Connected Beyond Belief

A message delivered January 12, 2019
by Rev. Kevin Tarsa

Unitarian Universalist Community of the Mountains
Grass Valley, California

“Ultimately, the only freedom adequate to human dignity is the freedom to do what love asks of us. And the greatest blessings of life come to us and through us to all the world when, with intimate and freely bonded companions, we are trying together to live with the integrity of faithful love.”     – Alice Blair Wesley in Our Covenant

 Anchored in Covenant

Our Unitarian and Universalist theological history  – the history of our ideas about how things are and which things matter – goes way, way back, but, as Alice Blair Wesley points out, our institutional history -the history we can trace through institutions like congregations – begins in the 1630s, when our religious ancestors in New England, on their way to the American Revolution, made a decision to base membership in their communities not on a creed or a set of beliefs, but on the promises they made to each other about being a member and about being a community. It was about loyalty to the community and its cause.

They rooted themselves and their future in covenants, in mutual promises, rather than statements of belief, and we here in Grass Valley are one of their futures. Just like children who learn the values of their parents but take those values to places their parents never dreamed of, our religious ancestors would not recognize us as related to them, except that: to join this community is, as it was for them, to commit to become “long-term partners in the business of living with integrity,” as Wesley put it (Wesley 17-18).” Living with integrity wherever it leads us, I would add: spiritual integrity, emotional integrity, and intellectual integrity.

This is a hallmark of our tradition – the primacy of integrity, undividedness within ourselves, even when it means we have to let go of the ideas, behaviors, and perspectives of generations when experience, when new knowledge, or when our hearts demand it in order for us to be whole and not split within ourselves.

So, like our institutional 8th or 9th great grandparents, we have two kinds of covenants that members here make with each other toward integrity.

UUCM’s Mission

The first kind covenant is an agreement with and a promise to work toward the reasons UUCM gathers as community in the first place. It’s captured in the mission statement that members articulated and voted on two years ago, a mission that is subject to change if integrity demands it.

I invite us to say it together. Like all covenants, it is aspirational, members commit to keep working toward its fulfillment. Now, as you know, the experience of reading words out loud together varies in terms of the quality of the experience. So, to prepare us, I invite you to engage a technique I use with choirs:

  • I invite you to speak the first phrase as if you don’t really care, as if you are uninterested and uninteresting: “With courageous love and a sense of wonder
  • I invite you to speak the second phrase as if you and the person you are speaking to are both hard of hearing and someone’s using a leaf blower right next to you: “we cultivate our spiritual, emotional and intellectual strength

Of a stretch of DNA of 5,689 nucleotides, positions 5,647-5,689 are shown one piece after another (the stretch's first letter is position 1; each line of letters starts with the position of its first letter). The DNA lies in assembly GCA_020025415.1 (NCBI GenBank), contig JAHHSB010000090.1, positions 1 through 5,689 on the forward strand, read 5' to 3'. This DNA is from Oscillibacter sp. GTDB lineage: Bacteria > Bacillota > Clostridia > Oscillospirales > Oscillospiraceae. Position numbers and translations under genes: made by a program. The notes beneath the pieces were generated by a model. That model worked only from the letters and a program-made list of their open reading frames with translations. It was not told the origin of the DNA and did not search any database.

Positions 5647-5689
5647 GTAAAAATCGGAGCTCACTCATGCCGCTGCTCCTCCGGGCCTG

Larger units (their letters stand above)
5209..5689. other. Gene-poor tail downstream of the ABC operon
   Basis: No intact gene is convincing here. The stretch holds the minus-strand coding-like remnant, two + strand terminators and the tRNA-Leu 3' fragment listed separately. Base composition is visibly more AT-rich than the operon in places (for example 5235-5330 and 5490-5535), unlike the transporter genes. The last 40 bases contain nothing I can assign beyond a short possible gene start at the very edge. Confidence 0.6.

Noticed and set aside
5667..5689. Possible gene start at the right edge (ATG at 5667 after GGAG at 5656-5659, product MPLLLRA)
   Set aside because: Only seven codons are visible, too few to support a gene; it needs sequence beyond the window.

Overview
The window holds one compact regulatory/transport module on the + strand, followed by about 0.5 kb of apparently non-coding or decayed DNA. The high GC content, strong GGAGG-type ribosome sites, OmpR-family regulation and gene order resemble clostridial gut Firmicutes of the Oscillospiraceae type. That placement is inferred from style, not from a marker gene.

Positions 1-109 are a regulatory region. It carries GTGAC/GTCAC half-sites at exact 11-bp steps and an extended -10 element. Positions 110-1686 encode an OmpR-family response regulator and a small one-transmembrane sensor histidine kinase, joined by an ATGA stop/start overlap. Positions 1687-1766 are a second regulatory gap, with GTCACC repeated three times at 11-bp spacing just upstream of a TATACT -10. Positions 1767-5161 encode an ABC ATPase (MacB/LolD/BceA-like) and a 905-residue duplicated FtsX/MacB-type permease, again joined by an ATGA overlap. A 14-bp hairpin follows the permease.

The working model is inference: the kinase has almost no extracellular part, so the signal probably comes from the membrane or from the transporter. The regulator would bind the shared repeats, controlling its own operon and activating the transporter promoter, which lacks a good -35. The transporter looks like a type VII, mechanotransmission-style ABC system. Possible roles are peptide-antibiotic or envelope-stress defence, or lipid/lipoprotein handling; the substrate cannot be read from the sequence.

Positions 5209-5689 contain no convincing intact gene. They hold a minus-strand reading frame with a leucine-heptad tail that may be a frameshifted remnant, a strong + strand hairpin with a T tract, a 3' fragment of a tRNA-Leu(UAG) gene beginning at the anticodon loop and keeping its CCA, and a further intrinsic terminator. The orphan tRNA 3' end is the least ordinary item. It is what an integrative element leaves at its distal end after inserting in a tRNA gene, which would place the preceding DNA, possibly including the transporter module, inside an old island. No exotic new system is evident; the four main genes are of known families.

• I invite you to speak the final portion as if you’ve had way too much caffeine, or are super, super, super excited! Ready? Go! “to create a world more compassionate, sustainable and just.”

Now, I invite you read this congregation’s mission as if it matters, as if you believe, deeply, that living it would make a difference in your life and the life of the community.

I invite you first to breathe a few times to cleanse your palate and to get ready…and to speak the mission with meaning and heart, as if it matters to you.

With courageous love and a sense of wonder
we cultivate our spiritual, emotional and intellectual strength
to create a world more compassionate, sustainable, and just.

Members and joiners of this congregation say, “Yes, I commit to doing that with you.”

Again, if that ever feels like a mission that no longer has integrity, members can vote to change it.

What’s With a Behavioral Covenant?

The other kind of covenant is captured in a congregation’s behavioral covenant. It is another set of aspirational promises, this time about how the members will be with each other, treat each other, journey together, live in integrity with each other.

The current UUCM Covenant of Right Relations was created in 2009, meaning it is due for review, a process just getting underway.

The current behavioral covenant reads:

Recognizing that conflict is normal in human relations and wishing to relate to others as harmoniously as possible, I sincerely intend to:

  • Treat others with kindness, empathy and respect.
  • Communicate with patience, flexibility, and a willingness to negotiate in the spirit of meeting as many needs as possible.
  • Be aware of my own thoughts, feelings, and needs, and share them directly and honestly with others, without judgment or blame.
  • Invite and listen to all points of view, respecting others’ feelings and needs and encouraging minority opinions.
  • Take responsibility for my own mental, emotional, and spiritual balance, asking for support when I need it.